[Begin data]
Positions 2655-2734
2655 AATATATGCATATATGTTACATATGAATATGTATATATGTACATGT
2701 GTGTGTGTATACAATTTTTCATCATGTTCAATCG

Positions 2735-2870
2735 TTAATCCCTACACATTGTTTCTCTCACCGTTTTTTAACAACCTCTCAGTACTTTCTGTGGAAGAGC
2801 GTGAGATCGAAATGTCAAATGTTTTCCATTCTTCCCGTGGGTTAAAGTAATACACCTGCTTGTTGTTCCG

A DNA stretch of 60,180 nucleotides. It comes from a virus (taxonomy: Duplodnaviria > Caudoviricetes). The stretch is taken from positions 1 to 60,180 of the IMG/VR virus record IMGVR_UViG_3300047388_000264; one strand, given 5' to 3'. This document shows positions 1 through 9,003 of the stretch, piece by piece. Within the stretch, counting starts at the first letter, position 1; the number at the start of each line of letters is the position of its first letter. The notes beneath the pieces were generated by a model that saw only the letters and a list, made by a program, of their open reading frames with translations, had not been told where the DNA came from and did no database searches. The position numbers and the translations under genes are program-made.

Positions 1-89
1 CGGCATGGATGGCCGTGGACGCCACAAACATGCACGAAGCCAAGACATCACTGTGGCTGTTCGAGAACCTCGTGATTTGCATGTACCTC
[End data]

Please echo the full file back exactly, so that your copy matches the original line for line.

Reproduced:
Positions 2655-2734
2655 AATATATGCATATATGTTACATATGAATATGTATATATGTACATGT
2701 GTGTGTGTATACAATTTTTCATCATGTTCAATCG

Positions 2735-2870
2735 TTAATCCCTACACATTGTTTCTCTCACCGTTTTTTAACAACCTCTCAGTACTTTCTGTGGAAGAGC
2801 GTGAGATCGAAATGTCAAATGTTTTCCATTCTTCCCGTGGGTTAAAGTAATACACCTGCTTGTTGTTCCG

A DNA stretch of 60,180 nucleotides. It comes from a virus (taxonomy: Duplodnaviria > Caudoviricetes). The stretch is taken from positions 1 to 60,180 of the IMG/VR virus record IMGVR_UViG_3300047388_000264; one strand, given 5' to 3'. This document shows positions 1 through 9,003 of the stretch, piece by piece. Within the stretch, counting starts at the first letter, position 1; the number at the start of each line of letters is the position of its first letter. The notes beneath the pieces were generated by a model that saw only the letters and a list, made by a program, of their open reading frames with translations, had not been told where the DNA came from and did no database searches. The position numbers and the translations under genes are program-made.

Positions 1-89
1 CGGCATGGATGGCCGTGGACGCCACAAACATGCACGAAGCCAAGACATCACTGTGGCTGTTCGAGAACCTCGTGATTTGCATGTACCTC